Tuesday, 13 November 2007

Modelling Objects, Modelling Processes (2)

Well I am starting to write this at 2:25 so I will be brief today. The following account is based on what I learned from David's draft discussions on the metamodel for UNIFI 2.0 even though my understanding may still be shallow. Communications from Matthew (especially his Pierce interpretation of message delivery) have also given me a fertile ground to start from.

And yet another source, an experience --- today I saw a piece of software which is up and running and which I may call the first genuine conversational/session programming working in the real world (not my creation). It is not only working: it is superbly working with every bit fully working. But on that perhaps a month or so later.

* * *

We were discussing about how we position processes

As I wrote last time if we wish to have a foundational model then we start from a process and its specialisation being an object.

So a class model will be about a process (or let us call it a conversant) and if a conversant is so special as to have only call-return then it is an object.

This works of course. But if two communicate they need messages. These messages are mostly passive (this is not the pi-calculus view: but is a practically relevant view I believe).

And components of these messages may as well be described by class models.

This is one of the reasons we may start from objects and classes. Then a process which converses should be a special kind of an object. That is
some objects are also engaged in "conversation". They may be called conversational objects.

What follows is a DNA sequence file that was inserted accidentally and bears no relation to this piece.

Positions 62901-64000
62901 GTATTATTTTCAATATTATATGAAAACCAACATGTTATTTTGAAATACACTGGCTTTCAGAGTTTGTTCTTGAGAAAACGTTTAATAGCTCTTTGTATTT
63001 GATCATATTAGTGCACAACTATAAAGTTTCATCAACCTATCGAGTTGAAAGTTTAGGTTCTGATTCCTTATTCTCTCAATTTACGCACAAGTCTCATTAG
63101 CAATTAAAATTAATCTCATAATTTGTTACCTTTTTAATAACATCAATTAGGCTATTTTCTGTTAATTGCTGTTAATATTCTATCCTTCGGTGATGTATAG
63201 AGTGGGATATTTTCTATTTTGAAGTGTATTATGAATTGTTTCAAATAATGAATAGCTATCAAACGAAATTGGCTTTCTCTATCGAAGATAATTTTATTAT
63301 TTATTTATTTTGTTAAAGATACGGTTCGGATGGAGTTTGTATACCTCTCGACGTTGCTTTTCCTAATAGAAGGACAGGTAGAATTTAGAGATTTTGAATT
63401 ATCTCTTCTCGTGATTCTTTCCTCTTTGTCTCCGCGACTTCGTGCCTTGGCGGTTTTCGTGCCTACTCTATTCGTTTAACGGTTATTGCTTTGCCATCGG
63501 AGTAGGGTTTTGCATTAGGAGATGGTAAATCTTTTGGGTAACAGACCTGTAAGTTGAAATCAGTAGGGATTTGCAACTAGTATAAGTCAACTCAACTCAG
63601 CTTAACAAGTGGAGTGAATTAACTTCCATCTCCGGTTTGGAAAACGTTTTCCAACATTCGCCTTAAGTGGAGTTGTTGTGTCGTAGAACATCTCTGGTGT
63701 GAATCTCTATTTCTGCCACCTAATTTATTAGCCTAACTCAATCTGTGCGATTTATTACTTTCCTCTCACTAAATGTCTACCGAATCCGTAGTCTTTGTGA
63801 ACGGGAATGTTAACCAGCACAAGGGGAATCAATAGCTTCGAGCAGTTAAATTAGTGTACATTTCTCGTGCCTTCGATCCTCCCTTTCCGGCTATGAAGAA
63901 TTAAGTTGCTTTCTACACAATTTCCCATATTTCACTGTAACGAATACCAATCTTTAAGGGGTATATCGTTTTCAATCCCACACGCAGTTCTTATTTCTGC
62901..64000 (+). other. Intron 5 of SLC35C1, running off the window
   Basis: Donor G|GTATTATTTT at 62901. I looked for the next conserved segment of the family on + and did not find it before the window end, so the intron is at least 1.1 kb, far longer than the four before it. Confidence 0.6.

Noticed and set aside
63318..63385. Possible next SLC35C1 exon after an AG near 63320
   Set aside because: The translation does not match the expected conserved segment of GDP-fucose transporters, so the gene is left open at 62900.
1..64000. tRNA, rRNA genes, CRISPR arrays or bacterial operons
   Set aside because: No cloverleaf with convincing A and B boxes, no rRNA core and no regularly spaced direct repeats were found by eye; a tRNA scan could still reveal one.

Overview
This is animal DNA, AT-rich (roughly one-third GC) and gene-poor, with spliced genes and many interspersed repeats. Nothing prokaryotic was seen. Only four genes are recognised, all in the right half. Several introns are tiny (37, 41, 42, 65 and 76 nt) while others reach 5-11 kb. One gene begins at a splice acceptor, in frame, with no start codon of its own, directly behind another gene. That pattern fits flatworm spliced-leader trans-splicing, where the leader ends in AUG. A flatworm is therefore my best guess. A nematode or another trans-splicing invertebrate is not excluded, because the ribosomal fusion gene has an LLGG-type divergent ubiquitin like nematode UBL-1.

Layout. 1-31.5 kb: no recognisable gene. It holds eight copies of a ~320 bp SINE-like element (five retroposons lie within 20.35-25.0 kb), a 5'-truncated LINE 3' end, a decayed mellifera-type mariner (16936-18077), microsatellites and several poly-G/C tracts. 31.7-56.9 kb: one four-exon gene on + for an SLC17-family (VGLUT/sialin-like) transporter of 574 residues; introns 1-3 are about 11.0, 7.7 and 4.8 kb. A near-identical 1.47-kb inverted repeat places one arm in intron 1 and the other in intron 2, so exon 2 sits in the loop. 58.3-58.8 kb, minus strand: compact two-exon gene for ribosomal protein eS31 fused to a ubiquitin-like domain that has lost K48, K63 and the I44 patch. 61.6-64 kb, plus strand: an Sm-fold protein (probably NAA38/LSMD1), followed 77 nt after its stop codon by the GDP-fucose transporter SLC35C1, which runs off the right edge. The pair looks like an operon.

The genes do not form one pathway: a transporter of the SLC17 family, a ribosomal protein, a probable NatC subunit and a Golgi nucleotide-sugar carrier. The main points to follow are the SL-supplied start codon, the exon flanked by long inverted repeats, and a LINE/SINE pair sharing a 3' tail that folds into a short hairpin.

A conversation is different from method invocation since it uses a channel: moreover we assume there are another "thread" in the interacting party and they converse even though they can interact in the "co-routine" fashion.

Note the idea of conversational objects above conforms to Maxims 1--3 we discussed in the preceding post.

Now an object can be engaged in a conversation as a result of being invoked: and an object can also be invoked in a conversation when it is born --- automatically after its "initial state" (in the state diagram sense).

Suppose Alice, Bob and Carol are conversing. A message Alice sends should belong to a class which Bob understands. That is there should be a class model which encompass both Alice and Bob --- or at least we wish to have signature (structure) compatibility.

OK so we have some picture. This can be written as a diagram. I did not start from a "user" in UML (though this is natural). Here a "class" can be considered as a "participant (actor) in a role". We may as well wish to have a company like Amazon in this picture. Say this is a rectangle part of a UML use case diagram (that system with which a User interacts). Then where is a rectangle?